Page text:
My real profession is interpreter-translator—I had a private business as an interpreter-translator in Iqaluit—but I’ve been many things. I was executive assistant for the Baffin Region Council, I worked in Ottawa as an assistant editor for an Inuktitut magazine and as an interpreter for ITC, also when I lived down south. In Igloolik, I was economic development officer, president of the Co-op and was vice-deputy mayor some years ago. And I’ve been Baffinland’s community liaison officer here for five years now.
BW: And what are your responsibilities as a Baffinland liaison officer?
To keep the community informed, but right now nothing is really going on. Baffinland is still going through the process of environmental review, there are the final hearings, and so right now it’s pretty quiet. My other responsibilities are to work with the economic development officers and Qikiqtaaluk Logistics to get people hired. Right now, Baffinland is in partnership with Qikiqtaaluk Logistics, and QL’s responsibility is on the employment side of the mine. They hire people for the mine. So for anyone who wants to work at the mine, right now, I submit their application. Give it to me and I’ll send it off to the appropriate place, which is QL, and they decide who is going to work.
BW: So that means if there are job opportunities for pre-construction on the Mary River site, Baffinland puts up a notice in the community saying “we need this many workers, show up at this time,” and you screen the applications?
Okay. That’s not happening. That’s the thing, Baffinland liaison officers have been talking about that. Like QL is a hiring entity for the mine, but they don’t put out what jobs are needed at the mine. They decide in Iqaluit who’s going to do work and we don’t see the job opportunities being shared at the mine.
BW: How many Iglulimmiut are working at the mine right now?
I have two people working right now.
BW: And how many people work at the mine overall?
I cannot tell you that because I don’t know. But Baffinland is still in the environmental study stage, therefore they don’t hire that many people. They’ll hire maybe a driller or two drillers, for samples, or archaeological study assistants, marine study assistants. But hopefully by next year, we’ll be running out of manpower because once the construction starts, it’s going to be very busy.
BW: What other opportunities will be available for Iglulimmiut who don’t work directly in the mine, as a result of Mary River?
Well, for example, someone could start a Laundromat here right now, Right now, the mines are sending their laundry to Montreal or Iqaluit. You know, things like that. We have to start thinking, there’s a mine coming. Let’s get something started here that it could use—like the Laundromat or catering, things like that. Mind you, we are pretty prepared in some ways. We have trades people in town who are qualified, we have heavy equipment operators that are certified, and our economic development officer is currently working on getting more training for, I think, ten additional heavy equipment operators. The difficulty is, business…. What we need to do more is go to the radio station and encourage people to start something. You don’t necessarily have to work over there to benefit. But this community has to wake up and really think about starting a business.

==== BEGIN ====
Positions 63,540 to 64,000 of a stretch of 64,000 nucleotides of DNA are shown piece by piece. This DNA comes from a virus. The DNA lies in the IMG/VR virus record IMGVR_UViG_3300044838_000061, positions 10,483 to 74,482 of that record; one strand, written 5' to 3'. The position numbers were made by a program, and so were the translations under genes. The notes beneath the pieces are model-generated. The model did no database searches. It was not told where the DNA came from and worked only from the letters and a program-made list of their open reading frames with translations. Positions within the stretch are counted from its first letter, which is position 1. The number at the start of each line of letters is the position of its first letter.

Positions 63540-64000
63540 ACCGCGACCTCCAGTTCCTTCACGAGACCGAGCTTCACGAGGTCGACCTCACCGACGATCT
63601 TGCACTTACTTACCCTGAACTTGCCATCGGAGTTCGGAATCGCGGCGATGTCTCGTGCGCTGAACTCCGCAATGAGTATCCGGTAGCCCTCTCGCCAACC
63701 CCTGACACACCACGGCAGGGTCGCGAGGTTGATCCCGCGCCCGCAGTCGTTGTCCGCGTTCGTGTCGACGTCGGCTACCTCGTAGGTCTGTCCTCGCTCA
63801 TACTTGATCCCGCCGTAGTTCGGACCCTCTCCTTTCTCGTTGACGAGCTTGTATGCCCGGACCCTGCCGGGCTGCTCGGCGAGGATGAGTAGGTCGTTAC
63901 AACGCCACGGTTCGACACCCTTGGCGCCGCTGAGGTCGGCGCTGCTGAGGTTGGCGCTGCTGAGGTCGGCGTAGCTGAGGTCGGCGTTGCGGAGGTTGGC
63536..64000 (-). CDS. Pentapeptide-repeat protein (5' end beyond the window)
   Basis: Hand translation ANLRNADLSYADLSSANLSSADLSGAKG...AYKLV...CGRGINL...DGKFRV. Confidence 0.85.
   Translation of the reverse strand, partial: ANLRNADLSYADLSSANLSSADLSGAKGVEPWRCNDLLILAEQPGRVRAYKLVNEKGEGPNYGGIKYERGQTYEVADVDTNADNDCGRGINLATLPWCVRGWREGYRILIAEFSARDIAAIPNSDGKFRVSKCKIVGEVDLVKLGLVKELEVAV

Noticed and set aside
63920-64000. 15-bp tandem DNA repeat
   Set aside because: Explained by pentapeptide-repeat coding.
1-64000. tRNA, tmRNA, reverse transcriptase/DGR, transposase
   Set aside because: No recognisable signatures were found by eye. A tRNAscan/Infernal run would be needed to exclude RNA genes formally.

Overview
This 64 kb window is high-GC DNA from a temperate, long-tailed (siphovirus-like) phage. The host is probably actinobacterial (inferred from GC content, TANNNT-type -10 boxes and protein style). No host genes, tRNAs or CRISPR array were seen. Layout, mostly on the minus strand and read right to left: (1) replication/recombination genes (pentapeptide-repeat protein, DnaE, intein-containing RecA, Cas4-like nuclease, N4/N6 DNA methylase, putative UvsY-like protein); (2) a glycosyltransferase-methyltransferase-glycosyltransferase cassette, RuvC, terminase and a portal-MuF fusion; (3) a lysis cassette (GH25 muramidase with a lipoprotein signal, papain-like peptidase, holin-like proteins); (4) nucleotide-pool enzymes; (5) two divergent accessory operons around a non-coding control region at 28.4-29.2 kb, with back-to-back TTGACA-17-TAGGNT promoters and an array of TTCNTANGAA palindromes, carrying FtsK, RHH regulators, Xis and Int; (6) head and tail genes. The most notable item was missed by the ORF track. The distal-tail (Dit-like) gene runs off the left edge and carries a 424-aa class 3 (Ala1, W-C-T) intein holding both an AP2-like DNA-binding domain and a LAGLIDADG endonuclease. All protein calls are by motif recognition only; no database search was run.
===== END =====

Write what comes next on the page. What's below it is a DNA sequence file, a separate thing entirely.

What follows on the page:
BW: What did you notice were some of the biggest challenges to that as an economic development officer here?
The difficulty I had back then—and even today I think it’s happening, even today—people would come with enthusiasm to start a business. So that brought my spirits up, you know? You start helping them and you’ll make the plan with them, and tell them, “here’s what you need to do for your business.” And they don’t bother showing up after that. That was challenging and also disappointing. That they seem enthusiastic at first, but when the real work starts, they just don’t show up.
BW: Why do you think that is?
With all due respect, this community, like any other community, is a community where people are so used to having things done for them that it’s almost like they’re waiting for someone else to do it for them. That’s discouraging! It’s getting very frustrating for me. Maybe I’m being negative here, but that’s the way I see the community right now. Waiting for somebody else to do something for them. When in fact, they should be going forward on their own to benefit from the mine when it’s in operation.
BW: Has Baffinland started training workers in the community?
Okay, I’m going to put on my mayor’s hat here. My idea is that, instead of saying “gimme gimme” to Baffinland, we should start saying, “here’s what we have in this community: we have heavy equipment operators, we have drillers—let them know what we have. I promise you, they will be hired during the construction season. I don’t want Igloolik to become like a “gimme gimme” community. I want Igloolik to be able to offer. Use what we already have in our community, and they decide.
BW: Ask not what Baffinland can do for you but what you can do for Baffinland…
Yeah. Yes…. Yes.
BW: What responsibilities do you think Baffinland has to the community?